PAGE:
— Monday to Friday: 6pm - 9pm
— Weekends: 10am - 4pm

Coursework Deadlines
Students should divide their tasks into different categories and allocate time accordingly — List of subjects and their associated submission dates
— Allocation of extra time slots one month prior to deadlines


By Philippa Dobree-Carey, From High School to Uni

Have you started to search for the perfect student pad to suit your budget? Before you embark on the stressful hunt for rented accommodation, make sure you have the essential ammunition - knowledge of student rental scams.

If you're not planning on living in halls of residence, or if you're heading into your second or third year of university, finding a place to live can be a challenge.
Students are a prime target for rental scammers who exploit students’ newfound independence and panic about finding a place to live.

Imagine finding a place that looks fabulous, the rent is within your budget, and the location is close to town or university. Sounds Ideal, right? Scammers love to dangle the carrot of incredible deals in front of unsuspecting students.

Beware of these tempting but unrealistic offers that are too good to be true

In the age of online transactions, scammers prefer to stay in the shadows. If your potential landlord avoids face-to-face meetings and insists on doing everything online, pull the plug. Any reputable landlord will take the time to meet a prospective tenant. After all, they want to know that you will respect their property.

If you ask for a meeting and are met with excuses, drop it and keep looking

Have you ever experienced the fear of missing out? One of the most common tactics used in rental scams is for scammers to create a false sense of urgency and heighten a student's anxiety.
"Multiple offers are pouring in!" they claim. "You need to send your deposit to secure the tenancy". "If you can pay me a month's rent today, I can reserve the flat for you".


Photo credit ©Lisa Cirieco Swiss Change

By Philippa Dobree-Carey, From High School to Uni

The first question every parent asks me, an experienced mum whose children have successfully navigated university with no student debt, is “how do you create a budget”?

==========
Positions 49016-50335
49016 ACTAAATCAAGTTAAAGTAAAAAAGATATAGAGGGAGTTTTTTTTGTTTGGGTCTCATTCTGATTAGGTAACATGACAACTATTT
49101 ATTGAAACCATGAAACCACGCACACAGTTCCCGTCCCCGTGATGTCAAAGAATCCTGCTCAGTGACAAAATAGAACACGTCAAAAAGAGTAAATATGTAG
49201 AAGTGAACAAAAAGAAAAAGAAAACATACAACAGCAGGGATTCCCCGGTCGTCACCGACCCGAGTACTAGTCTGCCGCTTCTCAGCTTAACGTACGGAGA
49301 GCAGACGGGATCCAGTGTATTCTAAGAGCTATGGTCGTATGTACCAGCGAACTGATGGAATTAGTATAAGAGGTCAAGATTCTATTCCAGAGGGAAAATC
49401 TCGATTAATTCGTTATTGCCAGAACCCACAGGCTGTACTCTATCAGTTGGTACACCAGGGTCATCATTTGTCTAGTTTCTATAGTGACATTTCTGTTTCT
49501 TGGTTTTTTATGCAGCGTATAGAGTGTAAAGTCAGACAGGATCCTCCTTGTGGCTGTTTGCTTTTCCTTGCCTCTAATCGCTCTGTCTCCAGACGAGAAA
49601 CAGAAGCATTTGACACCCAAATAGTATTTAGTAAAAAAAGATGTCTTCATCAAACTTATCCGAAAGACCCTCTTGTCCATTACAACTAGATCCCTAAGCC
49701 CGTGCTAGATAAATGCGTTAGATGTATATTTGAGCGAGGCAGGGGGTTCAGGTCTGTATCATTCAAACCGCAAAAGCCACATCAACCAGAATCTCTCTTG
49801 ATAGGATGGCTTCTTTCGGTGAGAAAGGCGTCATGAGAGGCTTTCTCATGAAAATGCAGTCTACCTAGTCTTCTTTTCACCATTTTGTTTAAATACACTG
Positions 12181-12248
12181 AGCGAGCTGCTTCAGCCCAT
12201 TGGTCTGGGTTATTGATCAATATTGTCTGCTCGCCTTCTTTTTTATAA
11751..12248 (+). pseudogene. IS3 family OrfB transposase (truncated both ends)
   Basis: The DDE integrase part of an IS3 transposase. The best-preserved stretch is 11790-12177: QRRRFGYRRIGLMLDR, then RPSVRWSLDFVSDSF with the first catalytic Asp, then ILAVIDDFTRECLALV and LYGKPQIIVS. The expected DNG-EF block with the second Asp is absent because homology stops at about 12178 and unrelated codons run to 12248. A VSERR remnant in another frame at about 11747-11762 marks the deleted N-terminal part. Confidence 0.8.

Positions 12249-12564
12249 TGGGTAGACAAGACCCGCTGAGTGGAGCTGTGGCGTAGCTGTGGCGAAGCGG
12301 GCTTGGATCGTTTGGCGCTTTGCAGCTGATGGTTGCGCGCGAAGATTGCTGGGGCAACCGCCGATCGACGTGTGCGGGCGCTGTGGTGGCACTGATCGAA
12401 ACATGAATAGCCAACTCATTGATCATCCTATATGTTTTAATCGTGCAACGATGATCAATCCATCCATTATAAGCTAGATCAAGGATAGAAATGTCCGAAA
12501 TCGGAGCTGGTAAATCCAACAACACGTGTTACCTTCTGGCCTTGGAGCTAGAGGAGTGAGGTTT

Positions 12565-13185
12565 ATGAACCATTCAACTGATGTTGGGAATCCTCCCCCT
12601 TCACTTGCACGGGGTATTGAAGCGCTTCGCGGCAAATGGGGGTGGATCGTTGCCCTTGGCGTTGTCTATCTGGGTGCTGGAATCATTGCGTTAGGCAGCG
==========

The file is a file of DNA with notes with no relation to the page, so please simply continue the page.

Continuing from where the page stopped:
A survey conducted amongst students in 2020 revealed that over 70% of them worried about making ends meet, and yet at least 10% of students had never even attempted to compile a budget.

If you don’t know how or where to start, read on. By following these tips and using the interactive budget calculator on my website, you will be able to calculate what works best for you, within your means, and learn how to budget successfully.

Why do you need a budget?

If you’re going to be receiving a scholarship or student loan – that means you have a bottomless pit of funds, right? WRONG! You need to make your finances stretch to cover all essentials, from rent to food, to mobile phone costs to socializing. It may be fun to have a night out clubbing, but if that means eating crackers and drinking water for the rest of the month, was it worth splurging on alcohol, or could you budget appropriately to make sure you know how much your social funds can cover?

Typical uni room

A typical student bedroom with desk chair and bed

By Philippa Dobree-Carey, From High School to Uni

Moving into University Halls of Residence is a huge adventure for Freshers - perhaps their first taste of independence! First time managing a budget, first time cooking for themselves, first time organizing their lives with no assistance from parents. In addition, their new life may be in another country, with a different culture and customs, a new space with complete strangers, and it will take some time to adjust to the new environment.

To make this process less daunting, and help make the experience moving into Halls enjoyable, follow these tips below:

DO pack your suitcases efficiently. Before you leave home, organise your belongings into categories (like clothes, desk stuff, bathroom toiletries, shoes, etc.). This will make it so much easier to unpack efficiently and organise your room quickly.

DON’T lock yourself in your room whilst unpacking. Wedge your bedroom door open to say hi to other residents and get a chance to talk with your new flat mates immediately. The sooner you start chatting, the sooner you will start to make friends.

DO unpack your room straightaway as soon as you have picked up your key or badge from the University admin office. You will feel more settled and comfortable once you have your own space sorted.

DON’T drag out the goodbyes with your parents if they have dropped you off. It's normal to feel emotional when they leave, but don't let that stop you from enjoying your new independence!

DO be friendly and supportive getting to know your flat mates who may be shy. Invite them to join you for an exploratory walk around the university campus or go have lunch or dinner together in town.

DON’T isolate in your room. Whilst it is tempting to just curl up by yourself and watch Netflix, go out and get to know your flat mates. This is an exciting time - embrace the challenge!